For me, one of the most important categories in my budget is my emergency savings. Without it, I would have never been able to get out of debt.
No matter how much we don't want to admit it, we can't control everything. Life happens, and so does the unexpected. Without an emergency fund, you are more likely to fall further into debt.
Things like a job loss, car repair, medical costs, or even a lost phone can cause your financial life to spiral out of control. During these times of need, you need to have something that you can rely on without going further into debt.
If you already have debt, there is no better way to start climbing out of the hole than having a system in place that prevents you from carrying more debt. That's why having an emergency fund is so important, especially if you are barely making ends meet.
When I started saving, I had little income and a ton of credit card debt, but I made my emergency fund a priority and you should too.
STEP #1: SET A SAVINGS GOAL
If you type into Google “How much should I have in my savings account?” you are probably going to read a couple of different answers. The truth is, there is no right answer. How much you decide to save in your emergency fund is completely up to you and your particular circumstances, but here is what I recommend.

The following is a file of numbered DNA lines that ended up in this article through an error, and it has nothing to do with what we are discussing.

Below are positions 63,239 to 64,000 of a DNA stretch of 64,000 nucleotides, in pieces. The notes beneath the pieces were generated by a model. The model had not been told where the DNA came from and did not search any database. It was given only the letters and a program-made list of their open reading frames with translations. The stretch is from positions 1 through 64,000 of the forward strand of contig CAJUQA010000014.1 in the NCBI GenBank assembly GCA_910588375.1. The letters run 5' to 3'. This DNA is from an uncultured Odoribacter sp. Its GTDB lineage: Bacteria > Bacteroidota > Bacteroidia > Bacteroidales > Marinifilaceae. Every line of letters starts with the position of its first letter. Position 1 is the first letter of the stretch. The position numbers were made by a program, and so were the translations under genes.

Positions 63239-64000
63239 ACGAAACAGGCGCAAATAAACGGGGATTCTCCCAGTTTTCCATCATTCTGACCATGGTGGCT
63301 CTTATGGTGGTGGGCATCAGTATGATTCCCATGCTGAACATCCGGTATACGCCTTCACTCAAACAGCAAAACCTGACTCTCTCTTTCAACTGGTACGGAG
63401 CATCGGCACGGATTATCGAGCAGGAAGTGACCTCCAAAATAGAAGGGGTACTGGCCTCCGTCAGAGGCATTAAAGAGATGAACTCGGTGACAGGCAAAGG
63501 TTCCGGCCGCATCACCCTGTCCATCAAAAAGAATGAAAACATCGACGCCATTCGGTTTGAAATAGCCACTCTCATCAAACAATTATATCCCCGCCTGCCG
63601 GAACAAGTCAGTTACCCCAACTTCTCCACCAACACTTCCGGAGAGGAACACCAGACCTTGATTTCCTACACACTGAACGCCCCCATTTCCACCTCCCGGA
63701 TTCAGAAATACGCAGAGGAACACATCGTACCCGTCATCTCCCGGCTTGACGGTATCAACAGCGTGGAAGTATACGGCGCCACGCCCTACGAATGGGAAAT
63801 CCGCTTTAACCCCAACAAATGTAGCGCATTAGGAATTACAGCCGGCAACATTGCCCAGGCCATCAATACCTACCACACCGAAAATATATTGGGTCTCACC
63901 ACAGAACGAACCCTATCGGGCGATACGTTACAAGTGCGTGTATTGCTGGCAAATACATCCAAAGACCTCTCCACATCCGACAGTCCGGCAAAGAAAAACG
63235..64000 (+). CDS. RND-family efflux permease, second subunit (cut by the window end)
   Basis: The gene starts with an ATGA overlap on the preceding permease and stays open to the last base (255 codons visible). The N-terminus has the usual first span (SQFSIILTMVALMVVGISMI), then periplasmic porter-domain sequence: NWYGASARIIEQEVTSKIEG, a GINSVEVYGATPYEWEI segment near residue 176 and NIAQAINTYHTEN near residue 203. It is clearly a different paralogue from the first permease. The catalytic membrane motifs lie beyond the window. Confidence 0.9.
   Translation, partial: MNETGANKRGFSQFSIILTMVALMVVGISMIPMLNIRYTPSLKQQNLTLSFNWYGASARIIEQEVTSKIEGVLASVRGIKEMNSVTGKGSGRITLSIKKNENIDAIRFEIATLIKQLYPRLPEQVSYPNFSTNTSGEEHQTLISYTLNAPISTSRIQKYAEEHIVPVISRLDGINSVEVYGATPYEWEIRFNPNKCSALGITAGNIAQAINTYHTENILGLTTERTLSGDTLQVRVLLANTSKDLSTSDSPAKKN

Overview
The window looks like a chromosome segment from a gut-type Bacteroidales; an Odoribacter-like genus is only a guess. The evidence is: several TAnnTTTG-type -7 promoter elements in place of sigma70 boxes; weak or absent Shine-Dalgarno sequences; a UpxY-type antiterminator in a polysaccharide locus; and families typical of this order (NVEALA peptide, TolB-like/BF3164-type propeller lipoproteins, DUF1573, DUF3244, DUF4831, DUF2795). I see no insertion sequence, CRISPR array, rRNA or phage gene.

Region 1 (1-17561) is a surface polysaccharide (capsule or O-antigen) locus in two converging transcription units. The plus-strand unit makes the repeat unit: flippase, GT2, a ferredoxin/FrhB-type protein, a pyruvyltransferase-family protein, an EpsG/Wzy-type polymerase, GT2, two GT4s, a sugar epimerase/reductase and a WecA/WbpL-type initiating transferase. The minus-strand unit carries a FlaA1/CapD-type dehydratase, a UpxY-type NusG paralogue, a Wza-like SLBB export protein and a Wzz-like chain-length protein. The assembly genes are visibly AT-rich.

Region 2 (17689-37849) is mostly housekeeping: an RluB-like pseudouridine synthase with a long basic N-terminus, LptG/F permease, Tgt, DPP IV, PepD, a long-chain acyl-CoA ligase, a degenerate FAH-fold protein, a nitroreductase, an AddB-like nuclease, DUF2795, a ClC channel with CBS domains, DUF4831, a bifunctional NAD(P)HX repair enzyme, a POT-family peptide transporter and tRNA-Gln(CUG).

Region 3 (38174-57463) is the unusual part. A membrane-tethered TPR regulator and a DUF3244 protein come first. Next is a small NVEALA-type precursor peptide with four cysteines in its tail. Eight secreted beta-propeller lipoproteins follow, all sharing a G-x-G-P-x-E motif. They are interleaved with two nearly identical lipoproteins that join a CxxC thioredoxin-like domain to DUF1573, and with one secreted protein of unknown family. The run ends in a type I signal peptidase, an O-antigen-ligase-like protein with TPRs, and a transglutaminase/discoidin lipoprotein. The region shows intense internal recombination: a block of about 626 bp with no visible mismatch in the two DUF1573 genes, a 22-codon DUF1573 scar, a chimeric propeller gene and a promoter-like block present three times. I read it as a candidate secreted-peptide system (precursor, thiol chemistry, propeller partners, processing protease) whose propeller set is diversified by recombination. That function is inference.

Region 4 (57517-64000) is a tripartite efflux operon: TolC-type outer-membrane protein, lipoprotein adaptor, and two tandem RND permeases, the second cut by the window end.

If you have nothing saved, I recommend starting with a goal of $1,000. This should be the minimum amount in your emergency fund . I use the $1,000 rule for my emergency fund, and I have always felt comfortable with it.
What it comes down to is this – choose an amount that makes you feel comfortable. If you can go to sleep comfortably at night knowing you don't have to worry about money, then use $1,000. If you feel like you need more to feel comfortable, increase the amount to $1,500. If you set your emergency fund goal based on someone else's recommendation, you might feel like giving up before you have even begun. $500, $1,000, $2,000, it doesn't matter. Something is always better than nothing.
STEP #2: CHOOSE THE RIGHT SAVINGS ACCOUNT
When deciding on which savings account to open, I do recommend an online savings account and here is why:
- You can transfer as little or as much as you want into your free Savings Account. Transferring $5 to your new savings account is just as easy as moving $5,000. Trust me; I know from experience.